A retrospective glance

The New Yorker, as you may have heard, has redesigned its website, and is making all articles published since 2007 free, for the summer, in hopes of addicting you as a reader. Once you’re hooked, they’ll winch up the drawbridge, and you’ll have to pay, pay, pay. But for the moment let’s not think about either the metaphor I just mixed or its consequences, shall we?

A self-publicist’s work is never done, and it seemed to behoove me to take advantage of the occasion. So I googled myself. It turns out that I’ve been writing for the New Yorker since 2005 and that ten articles of mine have appeared in the print magazine over the years. All seem to be on the free side of the paywall as of this writing (though a glitch appears to have put several of the early articles almost entirely into italics). Enjoy!

“Rail-Splitting,” 7 November 2005: Was Lincoln depressed? Was he a team player?
“The Terror Last Time,” 13 March 2006: How much evidence did you need to hang a terrorist in 1887?
“Surveillance Society,” 11 September 2006: In the 1930s, a group of British intellectuals tried to record the texture of everyday life
“Bad Precedent,” 29 January 2007: Andrew Jackson declares martial law
“There She Blew,” 23 July 2007: The history of whaling
“Twilight of the Books,” 24 December 2007: This is your brain on reading
“There Was Blood,” 19 January 2009: A fossil-fueled massacre
“Bootylicious,” 7 September 2009: The economics of piracy
“It Happened One Decade,” 21 September 2009: The books and movies that buoyed America during the Great Depression
“Tea and Antipathy,” 20 December 2010: Was the Tea Party such a good idea the first time around?
Unfortunate Events, 22 October 2012: What was the War of 1812 even about?
“Four Legs Good,” 28 October 2013: Jack London goes to the dogs
“The Red and the Scarlet,” 30 June 2014: Where the pursuit of experience took Stephen Crane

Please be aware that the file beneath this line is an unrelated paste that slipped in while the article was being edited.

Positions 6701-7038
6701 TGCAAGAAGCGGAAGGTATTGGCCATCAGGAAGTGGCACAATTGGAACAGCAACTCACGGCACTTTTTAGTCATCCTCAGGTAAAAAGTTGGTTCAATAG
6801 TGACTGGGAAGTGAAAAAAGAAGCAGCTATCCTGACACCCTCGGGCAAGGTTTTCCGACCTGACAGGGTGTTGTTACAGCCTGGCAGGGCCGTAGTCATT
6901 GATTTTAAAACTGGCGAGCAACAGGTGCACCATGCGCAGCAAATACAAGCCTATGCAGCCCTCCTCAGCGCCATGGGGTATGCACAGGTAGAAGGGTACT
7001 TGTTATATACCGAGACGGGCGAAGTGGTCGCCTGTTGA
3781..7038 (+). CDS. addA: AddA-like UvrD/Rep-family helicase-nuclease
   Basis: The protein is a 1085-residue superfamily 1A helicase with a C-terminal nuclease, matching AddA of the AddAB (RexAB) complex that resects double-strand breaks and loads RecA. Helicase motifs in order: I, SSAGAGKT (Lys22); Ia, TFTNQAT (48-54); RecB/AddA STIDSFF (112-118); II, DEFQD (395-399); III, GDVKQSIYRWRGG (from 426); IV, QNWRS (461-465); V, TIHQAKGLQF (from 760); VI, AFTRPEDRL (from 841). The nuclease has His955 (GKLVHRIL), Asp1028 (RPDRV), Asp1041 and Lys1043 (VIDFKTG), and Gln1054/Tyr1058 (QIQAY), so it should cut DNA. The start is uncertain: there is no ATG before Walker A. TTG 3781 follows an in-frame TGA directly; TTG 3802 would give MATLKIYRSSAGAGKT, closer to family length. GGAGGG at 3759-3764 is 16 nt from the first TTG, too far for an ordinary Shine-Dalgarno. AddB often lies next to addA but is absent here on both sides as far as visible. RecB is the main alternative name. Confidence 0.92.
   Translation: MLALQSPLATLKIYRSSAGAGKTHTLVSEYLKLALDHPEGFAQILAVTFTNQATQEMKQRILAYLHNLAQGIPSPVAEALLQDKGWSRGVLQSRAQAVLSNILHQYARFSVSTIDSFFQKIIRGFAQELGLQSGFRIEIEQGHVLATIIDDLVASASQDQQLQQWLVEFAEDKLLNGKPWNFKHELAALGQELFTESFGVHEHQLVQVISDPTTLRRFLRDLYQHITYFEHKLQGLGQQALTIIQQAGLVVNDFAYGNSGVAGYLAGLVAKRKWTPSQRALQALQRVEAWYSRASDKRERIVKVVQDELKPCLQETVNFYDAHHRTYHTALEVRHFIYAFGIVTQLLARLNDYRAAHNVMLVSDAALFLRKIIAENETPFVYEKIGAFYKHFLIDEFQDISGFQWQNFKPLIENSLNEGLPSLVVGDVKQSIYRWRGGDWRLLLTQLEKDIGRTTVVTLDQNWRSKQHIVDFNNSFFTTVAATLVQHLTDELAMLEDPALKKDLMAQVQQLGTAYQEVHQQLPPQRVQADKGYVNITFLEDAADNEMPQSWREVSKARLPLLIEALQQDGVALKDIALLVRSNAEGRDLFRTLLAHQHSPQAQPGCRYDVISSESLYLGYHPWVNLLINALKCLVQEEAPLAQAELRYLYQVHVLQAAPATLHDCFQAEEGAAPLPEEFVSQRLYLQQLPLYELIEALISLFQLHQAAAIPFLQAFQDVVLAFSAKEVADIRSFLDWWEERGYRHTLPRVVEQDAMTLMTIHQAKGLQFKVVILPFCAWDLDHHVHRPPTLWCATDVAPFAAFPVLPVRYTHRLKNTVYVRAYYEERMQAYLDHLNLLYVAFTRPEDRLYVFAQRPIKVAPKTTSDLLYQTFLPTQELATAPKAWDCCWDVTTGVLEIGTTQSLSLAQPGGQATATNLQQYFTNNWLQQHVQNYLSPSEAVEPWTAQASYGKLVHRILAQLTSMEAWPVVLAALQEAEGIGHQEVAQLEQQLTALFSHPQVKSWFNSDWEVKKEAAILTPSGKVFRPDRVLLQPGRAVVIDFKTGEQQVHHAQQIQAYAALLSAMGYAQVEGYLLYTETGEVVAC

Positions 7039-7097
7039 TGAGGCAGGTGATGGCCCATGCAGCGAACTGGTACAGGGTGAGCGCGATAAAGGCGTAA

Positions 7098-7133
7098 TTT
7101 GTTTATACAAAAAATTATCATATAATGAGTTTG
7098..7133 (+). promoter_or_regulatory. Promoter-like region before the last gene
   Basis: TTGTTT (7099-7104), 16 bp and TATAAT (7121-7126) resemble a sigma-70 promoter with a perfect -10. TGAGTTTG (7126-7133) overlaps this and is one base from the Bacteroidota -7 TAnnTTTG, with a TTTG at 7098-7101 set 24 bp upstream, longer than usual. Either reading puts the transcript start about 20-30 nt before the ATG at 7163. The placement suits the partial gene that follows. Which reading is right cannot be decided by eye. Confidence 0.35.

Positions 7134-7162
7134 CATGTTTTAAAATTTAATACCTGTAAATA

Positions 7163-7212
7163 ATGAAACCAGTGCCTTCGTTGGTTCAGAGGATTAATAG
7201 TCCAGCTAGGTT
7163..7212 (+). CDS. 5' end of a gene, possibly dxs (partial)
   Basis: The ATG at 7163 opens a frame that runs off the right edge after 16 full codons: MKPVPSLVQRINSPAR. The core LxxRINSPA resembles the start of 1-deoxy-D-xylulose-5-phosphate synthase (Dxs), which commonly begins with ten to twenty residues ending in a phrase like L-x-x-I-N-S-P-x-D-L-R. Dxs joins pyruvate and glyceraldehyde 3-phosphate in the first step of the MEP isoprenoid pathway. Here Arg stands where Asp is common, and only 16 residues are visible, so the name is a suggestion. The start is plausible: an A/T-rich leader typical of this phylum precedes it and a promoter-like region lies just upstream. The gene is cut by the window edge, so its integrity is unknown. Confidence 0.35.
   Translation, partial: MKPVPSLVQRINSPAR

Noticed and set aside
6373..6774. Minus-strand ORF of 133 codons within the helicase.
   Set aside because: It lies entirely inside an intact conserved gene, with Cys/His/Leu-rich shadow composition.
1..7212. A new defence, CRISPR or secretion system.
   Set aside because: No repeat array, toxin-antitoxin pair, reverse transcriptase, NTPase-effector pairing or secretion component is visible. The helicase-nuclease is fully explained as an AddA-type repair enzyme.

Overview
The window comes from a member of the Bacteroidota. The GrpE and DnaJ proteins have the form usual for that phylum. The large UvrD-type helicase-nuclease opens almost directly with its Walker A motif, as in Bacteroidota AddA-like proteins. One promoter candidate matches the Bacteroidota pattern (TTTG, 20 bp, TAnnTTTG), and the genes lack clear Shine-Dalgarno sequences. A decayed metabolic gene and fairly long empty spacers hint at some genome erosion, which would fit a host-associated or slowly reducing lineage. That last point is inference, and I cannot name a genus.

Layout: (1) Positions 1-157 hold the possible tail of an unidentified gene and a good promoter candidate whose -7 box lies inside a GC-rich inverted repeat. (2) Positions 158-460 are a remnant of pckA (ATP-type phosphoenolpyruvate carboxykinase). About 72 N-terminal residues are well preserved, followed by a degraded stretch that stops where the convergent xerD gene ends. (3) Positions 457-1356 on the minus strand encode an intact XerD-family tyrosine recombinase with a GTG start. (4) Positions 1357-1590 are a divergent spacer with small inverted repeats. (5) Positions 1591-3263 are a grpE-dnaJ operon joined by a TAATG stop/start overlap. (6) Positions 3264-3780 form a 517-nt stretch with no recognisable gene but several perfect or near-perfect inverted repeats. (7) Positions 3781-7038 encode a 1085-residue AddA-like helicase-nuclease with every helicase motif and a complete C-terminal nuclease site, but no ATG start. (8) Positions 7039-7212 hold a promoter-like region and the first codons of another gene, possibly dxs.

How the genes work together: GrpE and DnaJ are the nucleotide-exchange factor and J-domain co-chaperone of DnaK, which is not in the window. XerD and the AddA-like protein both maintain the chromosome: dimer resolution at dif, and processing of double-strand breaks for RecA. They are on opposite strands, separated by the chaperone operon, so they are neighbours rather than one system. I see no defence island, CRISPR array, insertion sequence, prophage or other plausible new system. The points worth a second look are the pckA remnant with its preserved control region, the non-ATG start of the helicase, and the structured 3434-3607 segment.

History of the assembly line from below

A friend advises me that Faber Finds, the semi-automated paperback reprint series launched recently by the British publisher Faber & Faber, has just made available most of Mass-Observation's early works. (Mass-Observation was a British movement devoted to the study of everday life; I wrote about its history in "Surveillance Society," an article published in the 11 September 2006 issue of The New Yorker, and at the time posted an online supplement on this blog.) Some of M-O's books have been reprinted over the years, but Faber Finds is restoring more of them to circulation than ever, and some of the books are worth reading as literature. The most artful is May the Twelfth, a sort of distributed prose documentary of the coronation of George VI (skip the theoretical passages, which look a little algebraic and don't make much sense), and perhaps the easiest to enjoy is The Pub and the People, a study of drinking and other behaviors in Britain's public houses which makes its sympathies clear ("Hitler, Mussolini, and the Mikado are teetotalers. Baldwin, Marx, Engels, and the Duke of Windsor are not"). I was able to mention these and a few other M-O books in my article, however, so what most pleases me now is Faber's restoration of another title, War Factory, which I didn't then have room to discuss.